[hist-analytic] The Cat Sat On The Mat

jlsperanza at aol.com jlsperanza at aol.com
Sun Jan 17 15:51:14 EST 2010

In a message dated 1/17/2010 10:25:48  A.M. Eastern Standard Time, 
Baynesr at comcast.net writes:
Sabine is very good,  e.g., but 
for now its gotta be just a matter of slogging through stuff I  read when I 
young while in a hurry to get on with how 'the' fits in with  'the cat is 
on the mat'.  

Loved that! We _are_ kindred spirits. I even think I found, in I think,  
Toulmin, a diagramme of the thing which pleased me
           O    O
        =           =
I later learned that the example, which apparently amused, as it should,  
Witters (Grice for "Wittgenstein") is the fare of the manuals to teach you  
English as a "native speaker", i.e. things used as textbooks in Anglo 
schools. I  don't know. I never saw it in context.
The phrase
   "The cat is on the mat"
is much more abstract than
    "The cat _sat_ on the mat"
hence my reference in the header. For this supports the idea that it's a  
rhythmical, prosodic, rhymical thing in mind. The /a/ in  cAt sAt mAt
Ditto, where I come from we use those rhymes a lot, but for us "native"  
I eventually got happy with my analysis of Cat in the Mat in my PhD! I may  
even have cited that example. What I do recall is my dropping off, just to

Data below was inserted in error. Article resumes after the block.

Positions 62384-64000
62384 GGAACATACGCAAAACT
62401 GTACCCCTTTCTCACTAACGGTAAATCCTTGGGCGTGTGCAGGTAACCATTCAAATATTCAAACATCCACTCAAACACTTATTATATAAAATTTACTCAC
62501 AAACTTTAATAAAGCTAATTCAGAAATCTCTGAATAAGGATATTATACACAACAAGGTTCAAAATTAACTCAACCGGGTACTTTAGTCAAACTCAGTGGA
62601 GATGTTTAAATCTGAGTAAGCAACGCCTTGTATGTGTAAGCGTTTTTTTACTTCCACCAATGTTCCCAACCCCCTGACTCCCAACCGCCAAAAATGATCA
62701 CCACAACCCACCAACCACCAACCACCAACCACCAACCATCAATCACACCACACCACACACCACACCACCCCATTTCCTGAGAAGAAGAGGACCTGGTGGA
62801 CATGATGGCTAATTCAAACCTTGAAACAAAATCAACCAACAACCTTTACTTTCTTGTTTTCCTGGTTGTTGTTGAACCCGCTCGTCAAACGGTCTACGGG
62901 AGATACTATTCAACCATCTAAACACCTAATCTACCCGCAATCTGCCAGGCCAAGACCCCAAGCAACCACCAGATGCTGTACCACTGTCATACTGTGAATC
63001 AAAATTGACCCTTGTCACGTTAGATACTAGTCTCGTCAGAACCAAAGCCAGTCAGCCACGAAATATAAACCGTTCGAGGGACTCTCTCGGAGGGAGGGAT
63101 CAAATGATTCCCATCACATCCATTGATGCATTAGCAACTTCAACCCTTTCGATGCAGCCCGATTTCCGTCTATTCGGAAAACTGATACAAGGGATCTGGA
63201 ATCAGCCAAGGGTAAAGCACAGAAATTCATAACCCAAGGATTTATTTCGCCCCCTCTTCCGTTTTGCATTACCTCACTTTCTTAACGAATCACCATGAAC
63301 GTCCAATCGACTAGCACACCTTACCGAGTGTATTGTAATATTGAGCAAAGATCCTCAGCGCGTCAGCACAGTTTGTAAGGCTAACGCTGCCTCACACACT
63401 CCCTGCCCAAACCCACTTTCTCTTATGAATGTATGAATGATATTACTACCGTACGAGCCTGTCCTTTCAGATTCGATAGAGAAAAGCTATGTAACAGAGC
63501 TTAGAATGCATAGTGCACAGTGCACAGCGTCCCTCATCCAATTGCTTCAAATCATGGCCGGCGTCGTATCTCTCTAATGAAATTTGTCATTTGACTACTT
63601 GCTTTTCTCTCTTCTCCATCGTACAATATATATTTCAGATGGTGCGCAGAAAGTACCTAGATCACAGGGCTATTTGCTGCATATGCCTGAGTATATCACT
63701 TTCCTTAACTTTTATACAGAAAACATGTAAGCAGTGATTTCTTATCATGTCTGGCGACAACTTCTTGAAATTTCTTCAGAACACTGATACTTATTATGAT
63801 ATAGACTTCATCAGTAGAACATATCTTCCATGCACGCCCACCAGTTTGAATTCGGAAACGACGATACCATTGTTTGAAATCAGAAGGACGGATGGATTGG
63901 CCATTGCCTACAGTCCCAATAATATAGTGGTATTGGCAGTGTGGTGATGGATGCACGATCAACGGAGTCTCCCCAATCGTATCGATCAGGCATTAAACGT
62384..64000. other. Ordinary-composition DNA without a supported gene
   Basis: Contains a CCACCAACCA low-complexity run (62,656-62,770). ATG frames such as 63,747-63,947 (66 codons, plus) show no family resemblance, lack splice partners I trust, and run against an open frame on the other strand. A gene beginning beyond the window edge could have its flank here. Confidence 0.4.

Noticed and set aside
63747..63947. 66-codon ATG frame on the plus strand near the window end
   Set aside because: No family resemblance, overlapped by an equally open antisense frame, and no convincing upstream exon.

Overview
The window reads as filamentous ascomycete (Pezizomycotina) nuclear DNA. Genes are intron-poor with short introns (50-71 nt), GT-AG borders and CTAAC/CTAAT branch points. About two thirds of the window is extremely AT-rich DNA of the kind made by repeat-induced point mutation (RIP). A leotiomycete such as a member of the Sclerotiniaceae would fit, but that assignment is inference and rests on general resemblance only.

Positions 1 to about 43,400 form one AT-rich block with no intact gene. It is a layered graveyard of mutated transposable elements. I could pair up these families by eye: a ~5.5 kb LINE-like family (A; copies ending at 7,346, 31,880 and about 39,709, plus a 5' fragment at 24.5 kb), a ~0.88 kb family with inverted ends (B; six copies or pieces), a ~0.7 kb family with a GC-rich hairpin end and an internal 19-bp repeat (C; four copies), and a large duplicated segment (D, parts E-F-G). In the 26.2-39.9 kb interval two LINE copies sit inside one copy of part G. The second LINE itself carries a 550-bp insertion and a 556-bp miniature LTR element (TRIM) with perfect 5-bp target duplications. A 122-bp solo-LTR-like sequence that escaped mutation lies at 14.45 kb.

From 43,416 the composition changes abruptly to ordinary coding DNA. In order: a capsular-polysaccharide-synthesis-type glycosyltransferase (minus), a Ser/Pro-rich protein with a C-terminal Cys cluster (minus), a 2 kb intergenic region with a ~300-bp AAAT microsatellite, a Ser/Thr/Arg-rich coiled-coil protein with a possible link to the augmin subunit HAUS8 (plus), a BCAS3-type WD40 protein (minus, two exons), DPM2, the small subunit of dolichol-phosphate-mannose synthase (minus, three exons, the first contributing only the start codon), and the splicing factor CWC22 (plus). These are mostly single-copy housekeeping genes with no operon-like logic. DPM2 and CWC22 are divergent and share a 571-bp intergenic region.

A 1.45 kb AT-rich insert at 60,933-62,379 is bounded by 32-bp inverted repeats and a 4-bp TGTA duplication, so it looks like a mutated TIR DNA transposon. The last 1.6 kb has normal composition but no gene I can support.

show  off, all the good, yet hard to read, to some, work by 
        C. A. B. Peacocke.
As you say, lots of things can be a priori for Kant. And almost anything  
can be "conceptual" and "perceptual" for Peacocke.

So he ends up analysing -- and I combined it with Grice/Myro on  
'propositional complex' in "Reply to Richards" as
<the> CAT [perceived as FURRY, WHITE, ...]
          predicate dyadic,  SIT -- tense, -PRESENT, i.e. not present, past.
         on the -- repeat analysis  of iota operator for 'the' of 'the' mat
          MAT [perceived as  FURRY, WHITE, ...]
I was pretty disappointed when I tried to follow Austin, rather than Grice  
-- recall their exchange:
      Grice: Honest, chap. I don't give a hoot  what the dictionary says.
      Austin. And that's where you make your BIG  mistake.
For my then very poor dictionary -- the Longman Dictionary of Contemporary  
English -- I'm not using contemporary anymore -- read in ways that I could  
replace, "The cat is or sat on the mat" as
   cat: "nasty woman"
   mat:  "to be in the mat", to be punished.
I could not get out of my head the horribly 'a priori evil' scenario of the 
J. L. Speranza

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